Awakening Essay The Awakening by Kate Chopin is a novel filled with many conflicting perspectives in the mind of Edna Pontellier. Mrs. Pontellier is a complex character filled with different desires and ambitions for what she wants out of her life. Throughout the novel, we get to know the many sides to this character and we see who she becomes and how that leads to her eventual peaceful downfall.
Writing about the struggles of women, the novels follow the life of Lily who experiences resentment from her husband and sexism at work. Although she gets her much deserved token, it is watered down by the fact that she gets it much as a token rather than as a reward for her ambition, abilities, and drive. The lead character is assaulted because they desire and enjoy adulterous se and are ready to leave abusive relationships. Through Lily, the vulnerability of women is put into focus as she becomes more vulnerable to abuse once she decides to leave her husband. She only does find redemption by getting into a relationship with another man, taking up her role as a protective mother, foregoing her ambitions, and being proactive in seeking justice for herself, and her daughter.
What I didn’t really like about it, was the lack of development for their relationship. To me, it seemed that she hated his guts, then boom! He says he is able to break her mother’s curse which makes her already attracted to him. I believe the author could’ve had the two slowly open up to each other, and maybe include a few awkward moments that shows the development of their love for each other. Despite the minor setback, I could not contain my excitement and muffled my squeals with a pillow.
In the beginning of act two we see that Kat has Bianca’s hands tied, and is refusing to untie her hands because she wants to know the name of the man she loves. Kat is doing this as she wants what her sister has which is men falling head over heels for her left and right. Kat then begins to yell at her sister, that’s when their father comes in and tells Kat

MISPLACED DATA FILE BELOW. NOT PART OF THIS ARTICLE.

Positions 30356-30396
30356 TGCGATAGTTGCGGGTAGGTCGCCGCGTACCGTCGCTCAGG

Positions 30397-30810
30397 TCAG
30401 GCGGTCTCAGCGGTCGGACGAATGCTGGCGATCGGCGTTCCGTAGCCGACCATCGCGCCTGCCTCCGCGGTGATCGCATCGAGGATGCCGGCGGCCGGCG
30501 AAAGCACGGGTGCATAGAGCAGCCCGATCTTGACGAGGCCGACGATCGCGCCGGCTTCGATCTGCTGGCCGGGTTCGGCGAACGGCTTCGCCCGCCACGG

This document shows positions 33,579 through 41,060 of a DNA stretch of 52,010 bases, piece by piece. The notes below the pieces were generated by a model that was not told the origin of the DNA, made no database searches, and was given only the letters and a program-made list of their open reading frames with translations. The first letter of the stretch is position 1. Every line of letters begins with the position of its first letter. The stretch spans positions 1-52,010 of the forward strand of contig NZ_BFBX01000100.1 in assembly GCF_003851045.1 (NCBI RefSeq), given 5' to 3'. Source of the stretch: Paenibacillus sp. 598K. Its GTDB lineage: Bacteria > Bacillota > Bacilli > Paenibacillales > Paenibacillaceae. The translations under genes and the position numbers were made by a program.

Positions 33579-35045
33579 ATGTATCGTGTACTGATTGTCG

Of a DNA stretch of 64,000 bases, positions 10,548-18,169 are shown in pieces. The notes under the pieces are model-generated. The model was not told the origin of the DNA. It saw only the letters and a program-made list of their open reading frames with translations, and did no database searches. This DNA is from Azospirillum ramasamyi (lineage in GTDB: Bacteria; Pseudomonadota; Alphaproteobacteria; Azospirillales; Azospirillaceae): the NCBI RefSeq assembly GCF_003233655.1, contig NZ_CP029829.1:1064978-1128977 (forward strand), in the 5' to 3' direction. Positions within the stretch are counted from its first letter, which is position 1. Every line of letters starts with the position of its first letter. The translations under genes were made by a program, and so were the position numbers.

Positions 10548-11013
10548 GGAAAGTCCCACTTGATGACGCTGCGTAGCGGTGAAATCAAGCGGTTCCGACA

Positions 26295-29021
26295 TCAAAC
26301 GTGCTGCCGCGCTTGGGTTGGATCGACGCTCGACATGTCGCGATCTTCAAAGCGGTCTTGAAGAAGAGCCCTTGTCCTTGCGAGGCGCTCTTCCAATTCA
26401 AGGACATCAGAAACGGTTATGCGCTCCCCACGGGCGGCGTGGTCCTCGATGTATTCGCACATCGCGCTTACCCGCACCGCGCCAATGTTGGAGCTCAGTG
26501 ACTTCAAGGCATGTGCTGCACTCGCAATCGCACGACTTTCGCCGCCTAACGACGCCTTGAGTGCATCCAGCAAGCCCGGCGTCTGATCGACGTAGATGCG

She exhorts her sister Stella to leave beastly brother-in-law Stanley but Stella does not mind so this monologue presents Blanche's growl. Through this growl, Blanche articulates a sign of dissatisfaction, deeply horror, and fear due to Stanley's propensity for violence. First of all, this part is like standing at the points of Stella's sister, Blanche hopes her sister is safe sound. Actually, Blanche stands at the point of herself, an old south women to keeps herself away from
Curley’s Wife: The Struggle of Getting Out From Her Cage Throughout literature, women who are characterized as shameless temptresses are often the way they are because of a desperation to break away from society’s oppression of low-class, uneducated females. This is never more true than for Curley’s wife in the fictional novella Of Mice and Men by John Steinbeck. Through considerate yet concise descriptions of her fantasy of Hollywood stardom, putting down of others, and attention-seeking ways, Curley’s wife is revealed to be a downtrodden female who suffers from her own internal, emotional conflict. Curley’s wife muses about her Hollywood ideal as a reassurance that she is a woman of worth and potential.
The maids plead and pray for their horrid lives to change because they are simply slaves, and others control their lives: “Oh gods and oh prophets, please alter my life,/And let a young hero take me for his wife!/But no hero comes to me, early or late-/Hard work is my destiny, death is my fate!”(52). The Odyssey shows the maids as people who deserve to be punished. However, Atwood in her novel shows how the maids are victims, and that it is the others who deserve to be punished. This urges the audience to have sympathy for them. The Penelopiad shows how the maids are living terrible lives, even though they don’t deserve to be.
This man was able to take Naomi whenever he wanted and sexually assault her without her parents knowledge. She is ashamed because his hands cause her to feel both pleasure and to become terrified.. This is one of the various memories that Naomi repressed before her aunt Emily gave her the advice to never deny your past. She is able to get through to Naomi to tell her that refusing to acknowledge your memories whether they are horrible or amazing can haunt you or cause you to die of guilt. In return